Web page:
The Economist Guide to Organisation Design by Naomi Stanford is a very well written and documented handbook on Organisation Design. Its subtitle Creating high-performing and adaptable enterprises immediately hints at the focus the author gives to the book, which is not just a list of methods and tools, but rather gives direction on a sound methodology to design organisations.
I cannot compare this second edition with the previous ones, but it is evident that there is an effort to have a contemporary view on the topic of organisational design, including most recent trends and ideas.
This Guide is not meant to give all the tools that are needed for a practitioner to be able to actually perform an entire Org Design project but gives a very sound idea of the sequence of event. It turns to be the perfect tool to be used with managers especially before starting a change journey. As well as it is a very good tool for all those HR professionals that never had the chance to have formal training in ord Design.
Already from the beginning, Naomi Stanford is very clear about what Organisation Design is (or should be). Bold is mine.
Six principles underlie effective and reflective organisation design:
I can’t agree more about each one of these statements. Especially on the link with business strategy, as well as on the fact that it is not a repair job. The book is also very clear that Organisation Charts are only one aspect of the work (something we’ve already spoken about).
Organisations that are designed with the close involvement of stakeholders are more likely to be effective than those that are designed in a closed room by a few people.Naomi Stanford, The Economist Guide to Organisation Design, page 35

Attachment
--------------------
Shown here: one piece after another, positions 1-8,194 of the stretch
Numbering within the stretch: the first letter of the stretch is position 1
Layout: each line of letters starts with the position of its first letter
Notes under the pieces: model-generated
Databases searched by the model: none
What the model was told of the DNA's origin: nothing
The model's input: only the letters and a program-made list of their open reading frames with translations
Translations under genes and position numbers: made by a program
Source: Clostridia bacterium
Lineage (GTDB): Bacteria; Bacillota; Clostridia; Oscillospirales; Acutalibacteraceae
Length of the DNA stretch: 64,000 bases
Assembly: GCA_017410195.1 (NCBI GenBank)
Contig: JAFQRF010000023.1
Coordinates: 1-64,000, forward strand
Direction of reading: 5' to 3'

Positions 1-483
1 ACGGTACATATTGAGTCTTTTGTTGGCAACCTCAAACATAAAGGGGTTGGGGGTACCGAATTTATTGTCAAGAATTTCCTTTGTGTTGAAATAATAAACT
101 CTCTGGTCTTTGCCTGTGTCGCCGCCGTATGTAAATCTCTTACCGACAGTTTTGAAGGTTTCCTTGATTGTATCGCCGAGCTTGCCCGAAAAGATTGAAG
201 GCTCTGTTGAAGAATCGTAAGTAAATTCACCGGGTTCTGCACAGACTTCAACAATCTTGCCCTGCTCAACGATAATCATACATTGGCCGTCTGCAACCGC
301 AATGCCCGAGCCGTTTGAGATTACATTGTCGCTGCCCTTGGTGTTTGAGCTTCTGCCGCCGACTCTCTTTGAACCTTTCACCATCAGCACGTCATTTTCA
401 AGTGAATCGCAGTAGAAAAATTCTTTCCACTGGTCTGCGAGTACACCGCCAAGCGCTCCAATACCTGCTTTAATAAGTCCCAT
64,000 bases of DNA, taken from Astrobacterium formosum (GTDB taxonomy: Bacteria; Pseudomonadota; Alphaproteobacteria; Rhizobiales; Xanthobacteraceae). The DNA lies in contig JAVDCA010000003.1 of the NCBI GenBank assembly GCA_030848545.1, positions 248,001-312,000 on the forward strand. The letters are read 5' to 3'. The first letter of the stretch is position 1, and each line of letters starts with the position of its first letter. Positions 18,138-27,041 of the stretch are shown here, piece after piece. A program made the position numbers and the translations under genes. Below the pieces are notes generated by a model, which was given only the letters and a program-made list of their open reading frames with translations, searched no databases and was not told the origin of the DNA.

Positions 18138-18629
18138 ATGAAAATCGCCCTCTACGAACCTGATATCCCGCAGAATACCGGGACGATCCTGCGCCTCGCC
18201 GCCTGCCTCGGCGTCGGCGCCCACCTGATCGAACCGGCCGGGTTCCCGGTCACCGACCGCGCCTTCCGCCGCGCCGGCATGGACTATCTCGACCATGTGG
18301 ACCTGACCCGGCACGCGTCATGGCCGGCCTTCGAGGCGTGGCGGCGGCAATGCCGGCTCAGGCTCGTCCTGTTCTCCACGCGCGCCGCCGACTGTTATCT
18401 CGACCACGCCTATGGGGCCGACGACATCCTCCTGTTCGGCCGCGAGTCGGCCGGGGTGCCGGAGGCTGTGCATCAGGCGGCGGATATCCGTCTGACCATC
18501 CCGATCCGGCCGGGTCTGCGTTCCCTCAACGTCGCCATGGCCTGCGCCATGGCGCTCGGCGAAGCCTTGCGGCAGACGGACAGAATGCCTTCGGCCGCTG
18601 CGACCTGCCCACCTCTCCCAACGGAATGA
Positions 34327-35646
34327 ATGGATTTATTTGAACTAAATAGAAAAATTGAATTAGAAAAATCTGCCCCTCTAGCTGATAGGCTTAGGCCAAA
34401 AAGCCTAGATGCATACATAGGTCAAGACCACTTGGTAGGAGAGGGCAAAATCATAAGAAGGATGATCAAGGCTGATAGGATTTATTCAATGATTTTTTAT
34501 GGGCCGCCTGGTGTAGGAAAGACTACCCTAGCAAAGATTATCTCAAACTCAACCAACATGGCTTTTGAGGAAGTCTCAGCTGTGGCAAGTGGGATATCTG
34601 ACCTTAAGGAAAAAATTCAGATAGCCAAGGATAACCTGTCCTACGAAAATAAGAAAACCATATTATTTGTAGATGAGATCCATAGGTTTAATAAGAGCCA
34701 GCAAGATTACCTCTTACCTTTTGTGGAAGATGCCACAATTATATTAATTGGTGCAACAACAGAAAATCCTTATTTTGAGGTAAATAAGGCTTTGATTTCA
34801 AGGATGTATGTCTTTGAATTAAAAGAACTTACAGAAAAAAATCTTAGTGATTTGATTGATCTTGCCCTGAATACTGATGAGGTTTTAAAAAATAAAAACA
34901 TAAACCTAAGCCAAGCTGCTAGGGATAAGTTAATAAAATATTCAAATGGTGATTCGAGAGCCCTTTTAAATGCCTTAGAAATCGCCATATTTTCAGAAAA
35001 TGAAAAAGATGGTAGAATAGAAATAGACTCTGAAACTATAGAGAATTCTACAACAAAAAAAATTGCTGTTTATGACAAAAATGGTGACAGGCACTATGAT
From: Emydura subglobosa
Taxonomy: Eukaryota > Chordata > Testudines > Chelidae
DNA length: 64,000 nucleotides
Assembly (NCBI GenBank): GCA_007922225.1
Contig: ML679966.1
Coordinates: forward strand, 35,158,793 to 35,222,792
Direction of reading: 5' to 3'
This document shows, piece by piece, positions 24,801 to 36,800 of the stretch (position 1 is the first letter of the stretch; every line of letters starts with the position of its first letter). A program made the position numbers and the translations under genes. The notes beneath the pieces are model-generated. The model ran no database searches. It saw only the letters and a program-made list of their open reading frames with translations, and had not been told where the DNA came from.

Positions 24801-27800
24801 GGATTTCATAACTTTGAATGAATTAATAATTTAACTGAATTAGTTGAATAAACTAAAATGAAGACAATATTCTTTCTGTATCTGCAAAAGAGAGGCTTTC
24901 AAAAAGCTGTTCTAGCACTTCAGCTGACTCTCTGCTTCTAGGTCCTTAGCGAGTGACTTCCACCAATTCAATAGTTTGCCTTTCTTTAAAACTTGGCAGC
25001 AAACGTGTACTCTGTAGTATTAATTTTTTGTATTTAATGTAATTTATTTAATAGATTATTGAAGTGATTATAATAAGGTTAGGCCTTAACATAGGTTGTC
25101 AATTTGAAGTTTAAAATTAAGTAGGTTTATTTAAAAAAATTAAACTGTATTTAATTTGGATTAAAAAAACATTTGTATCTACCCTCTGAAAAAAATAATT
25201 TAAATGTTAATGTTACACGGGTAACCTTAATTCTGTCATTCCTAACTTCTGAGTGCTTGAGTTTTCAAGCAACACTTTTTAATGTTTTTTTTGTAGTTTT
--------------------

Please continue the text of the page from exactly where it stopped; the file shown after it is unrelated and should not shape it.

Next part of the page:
Particularly interesting is chapter 4, which looks at the planning and sequencing of the Organisation Design work. it focuses on the Business Case for Change as a key milestone for the initiation of such an endeavour. Chapter 5 looks at measurement, an often neglected phase in many “homemade” organisation design changes. Chapter 6 looks at stakeholder engagement, an essential component of driving adoption and change. Chapter 7 and 8 look at leadership and culture, the two elements that “make or break” the change once the organisational design is being implemented.
The last chapter is dedicated to Continuous Design, the idea that Organisation Design essentially never finishes. Which is the main reason why it is important to study Organisation Design. As an HR professional, and as a Manager, with the rate of transformation that is happening in the external environment, you need to constantly assess and adapt your organisation over time.
Formal case studies as well as frequent practitioner tips, give the book a lively rhythm and practical touch, making it pleasant reading.
To summarise, it is the perfect book for any manager or HR professional who needs to understand what Organisation Design is. For sure important ahead of a change effort or a redesign, I do think it is relevant for any Manager also to learn how much all the elements of organisations are connected. Way too often we see the negative impacts of adding a layer to an organisation, or changing a model, without the relevant considerations of all its ripple effects. We need to treat organisations as live organisms, and as such, we need to understand them thoroughly.
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